Hall replied that he’d get back to Cox and said he was unfamiliar with any complaints.

Mayor Nancy McFarlane responded June 5 and asked Cox to disclose where the complaints were coming from and provide details about Braun’s alleged misdeeds. “Your response is vague,” she wrote. 

Cox replied that Purves and resident Tim Niles had complained. “I defer to those in attendance to explain their concerns.”

Subsequent replies were redacted. Tatum Currin told the INDY in an email that the city attorney’s office “determined that there was no wrongdoing by Mr. Braun, and that his actions at the Planning Commission Meetings were proper and appropriate.”

Six months later, when Cox initiated the investigation into Massengill—accusing Massengill of misleading him “either accidentally or willfully”—McFarlane scolded Cox, saying that requesting immediate disciplinary action was “totally inappropriate.” Council members shouldn’t influence project management or tell staffers how to do their jobs, McFarlane wrote. 

“All staff should be respected, and problems resolved without accusatory and inflammatory comments,” McFarlane added. “If council members abuse this privilege, I would suggest to the [city manager] that he reconsider the methods by which the council members interact and communicate with our staff.”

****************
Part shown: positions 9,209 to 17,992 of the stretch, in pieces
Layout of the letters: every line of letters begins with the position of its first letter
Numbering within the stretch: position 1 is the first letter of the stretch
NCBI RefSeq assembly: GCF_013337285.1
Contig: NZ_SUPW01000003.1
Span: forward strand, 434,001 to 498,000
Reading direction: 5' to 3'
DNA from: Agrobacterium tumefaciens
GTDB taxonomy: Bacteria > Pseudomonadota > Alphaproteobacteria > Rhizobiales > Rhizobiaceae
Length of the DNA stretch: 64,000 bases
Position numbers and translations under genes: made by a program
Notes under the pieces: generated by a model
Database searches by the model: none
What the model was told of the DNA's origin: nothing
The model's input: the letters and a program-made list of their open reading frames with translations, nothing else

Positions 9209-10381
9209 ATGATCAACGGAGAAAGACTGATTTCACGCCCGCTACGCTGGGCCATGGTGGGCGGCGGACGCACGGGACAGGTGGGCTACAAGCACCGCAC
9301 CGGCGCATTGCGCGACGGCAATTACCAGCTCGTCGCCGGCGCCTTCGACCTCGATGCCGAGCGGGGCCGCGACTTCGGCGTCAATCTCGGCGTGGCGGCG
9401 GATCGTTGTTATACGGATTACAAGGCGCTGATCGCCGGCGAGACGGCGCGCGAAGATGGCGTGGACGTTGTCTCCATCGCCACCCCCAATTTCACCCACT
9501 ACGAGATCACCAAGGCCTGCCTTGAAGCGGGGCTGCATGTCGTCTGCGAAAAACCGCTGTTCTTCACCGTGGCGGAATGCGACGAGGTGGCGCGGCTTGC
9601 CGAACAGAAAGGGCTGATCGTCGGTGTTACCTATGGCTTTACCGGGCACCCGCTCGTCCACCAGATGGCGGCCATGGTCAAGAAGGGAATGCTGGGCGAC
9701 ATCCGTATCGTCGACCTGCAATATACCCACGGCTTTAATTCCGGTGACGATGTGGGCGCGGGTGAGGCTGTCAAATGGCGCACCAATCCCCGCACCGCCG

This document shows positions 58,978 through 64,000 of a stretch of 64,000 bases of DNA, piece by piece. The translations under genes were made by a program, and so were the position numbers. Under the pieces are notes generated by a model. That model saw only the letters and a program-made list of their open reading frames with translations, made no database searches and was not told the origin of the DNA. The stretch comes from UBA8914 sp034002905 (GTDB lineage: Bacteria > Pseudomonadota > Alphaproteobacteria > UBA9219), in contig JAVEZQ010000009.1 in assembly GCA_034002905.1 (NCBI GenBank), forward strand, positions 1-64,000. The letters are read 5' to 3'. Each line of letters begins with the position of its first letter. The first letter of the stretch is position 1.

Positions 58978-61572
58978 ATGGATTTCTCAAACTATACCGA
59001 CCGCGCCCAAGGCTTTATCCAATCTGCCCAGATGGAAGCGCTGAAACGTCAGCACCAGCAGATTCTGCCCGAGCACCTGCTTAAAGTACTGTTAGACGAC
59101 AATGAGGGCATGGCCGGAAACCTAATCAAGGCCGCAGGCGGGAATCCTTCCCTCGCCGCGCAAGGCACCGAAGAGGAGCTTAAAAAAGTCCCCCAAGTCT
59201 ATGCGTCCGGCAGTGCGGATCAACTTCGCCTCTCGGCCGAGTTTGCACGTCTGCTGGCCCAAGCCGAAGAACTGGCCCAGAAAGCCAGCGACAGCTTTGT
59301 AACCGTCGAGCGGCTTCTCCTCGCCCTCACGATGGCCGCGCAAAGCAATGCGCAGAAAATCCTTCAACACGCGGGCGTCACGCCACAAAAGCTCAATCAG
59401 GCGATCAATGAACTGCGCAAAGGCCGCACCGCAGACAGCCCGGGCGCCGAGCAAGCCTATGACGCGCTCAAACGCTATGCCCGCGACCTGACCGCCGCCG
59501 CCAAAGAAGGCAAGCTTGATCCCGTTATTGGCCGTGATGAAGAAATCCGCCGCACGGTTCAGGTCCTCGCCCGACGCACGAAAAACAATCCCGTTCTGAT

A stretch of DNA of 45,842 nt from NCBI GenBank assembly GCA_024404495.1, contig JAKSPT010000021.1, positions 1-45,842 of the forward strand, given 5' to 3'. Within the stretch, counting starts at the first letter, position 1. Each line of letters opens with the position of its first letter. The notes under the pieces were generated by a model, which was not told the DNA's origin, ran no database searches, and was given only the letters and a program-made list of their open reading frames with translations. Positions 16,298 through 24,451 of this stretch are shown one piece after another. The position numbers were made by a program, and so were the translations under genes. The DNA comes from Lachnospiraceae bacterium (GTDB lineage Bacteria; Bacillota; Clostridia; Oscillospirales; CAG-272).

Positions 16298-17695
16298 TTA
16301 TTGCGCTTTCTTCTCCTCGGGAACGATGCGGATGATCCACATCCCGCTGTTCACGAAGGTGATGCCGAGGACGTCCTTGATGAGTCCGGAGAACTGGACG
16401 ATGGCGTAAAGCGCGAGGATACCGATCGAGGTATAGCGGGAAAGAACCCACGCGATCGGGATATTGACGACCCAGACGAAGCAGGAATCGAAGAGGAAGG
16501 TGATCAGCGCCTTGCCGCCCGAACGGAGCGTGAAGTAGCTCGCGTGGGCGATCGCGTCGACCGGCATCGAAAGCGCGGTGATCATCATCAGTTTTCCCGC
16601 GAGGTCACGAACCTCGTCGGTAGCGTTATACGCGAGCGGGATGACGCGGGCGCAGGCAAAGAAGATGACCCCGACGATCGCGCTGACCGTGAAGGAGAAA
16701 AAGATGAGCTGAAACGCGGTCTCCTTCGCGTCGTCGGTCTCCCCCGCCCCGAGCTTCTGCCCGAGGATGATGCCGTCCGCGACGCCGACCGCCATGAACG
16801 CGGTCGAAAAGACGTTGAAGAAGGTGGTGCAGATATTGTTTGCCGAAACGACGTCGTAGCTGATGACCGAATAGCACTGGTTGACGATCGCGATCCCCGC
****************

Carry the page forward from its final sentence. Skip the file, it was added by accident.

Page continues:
A month later, Cox and Massengill organized a public meeting to address residents’ concerns about the sewer project, Cox wrote on Facebook this weekend. “Going forward,” he said, “I will continue to work with staff and the homeowners to facilitate communications and mitigate the impacts of this project as much as possible.” 

Council member Corey Branch says he didn’t vote to change the code of conduct to police any one person’s behavior.

“It came out of a byproduct of everything you see across the country, across the board, how some elected officials have just been disrespectful with how they communicate and talk to staff as well as each other,” he says. “Councilor Cox did not vote for the code of conduct, so I guess he feels his emails were in his right. I personally would not have sent those emails. I would never ask for someone’s job blatantly. I know I wouldn’t have communicated in such a manner.”

Contact staff writer Leigh Tauss by email at, by phone at 919-832-8774, or on Twitter @leightauss.